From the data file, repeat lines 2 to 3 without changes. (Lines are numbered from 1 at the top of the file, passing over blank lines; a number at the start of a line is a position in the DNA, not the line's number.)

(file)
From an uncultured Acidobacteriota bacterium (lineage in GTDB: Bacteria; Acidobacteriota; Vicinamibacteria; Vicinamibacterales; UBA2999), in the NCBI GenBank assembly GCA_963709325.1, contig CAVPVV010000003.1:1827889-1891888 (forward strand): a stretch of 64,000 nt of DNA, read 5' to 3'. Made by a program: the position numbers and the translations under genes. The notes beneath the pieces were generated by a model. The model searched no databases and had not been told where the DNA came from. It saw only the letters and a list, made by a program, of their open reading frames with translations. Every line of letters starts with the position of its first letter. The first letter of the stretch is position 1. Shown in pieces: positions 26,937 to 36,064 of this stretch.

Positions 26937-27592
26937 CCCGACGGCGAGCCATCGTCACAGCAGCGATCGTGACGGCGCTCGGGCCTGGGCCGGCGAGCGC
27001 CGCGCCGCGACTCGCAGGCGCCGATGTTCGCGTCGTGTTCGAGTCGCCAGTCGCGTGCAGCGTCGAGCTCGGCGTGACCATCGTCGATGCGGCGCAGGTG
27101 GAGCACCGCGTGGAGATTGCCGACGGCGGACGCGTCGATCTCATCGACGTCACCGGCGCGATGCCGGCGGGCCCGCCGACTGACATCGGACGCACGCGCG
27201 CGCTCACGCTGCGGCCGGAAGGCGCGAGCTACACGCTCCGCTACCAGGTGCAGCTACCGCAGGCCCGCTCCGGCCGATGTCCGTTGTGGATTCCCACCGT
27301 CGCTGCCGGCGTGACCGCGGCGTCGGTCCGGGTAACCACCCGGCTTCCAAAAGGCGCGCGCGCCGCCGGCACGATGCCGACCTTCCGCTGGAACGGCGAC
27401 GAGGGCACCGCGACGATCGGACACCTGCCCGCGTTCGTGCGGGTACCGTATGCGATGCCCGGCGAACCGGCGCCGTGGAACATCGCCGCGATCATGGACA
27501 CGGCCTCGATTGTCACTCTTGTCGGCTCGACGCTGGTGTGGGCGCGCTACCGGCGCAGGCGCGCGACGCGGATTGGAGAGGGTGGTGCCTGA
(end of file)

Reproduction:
Positions 26937-27592
26937 CCCGACGGCGAGCCATCGTCACAGCAGCGATCGTGACGGCGCTCGGGCCTGGGCCGGCGAGCGC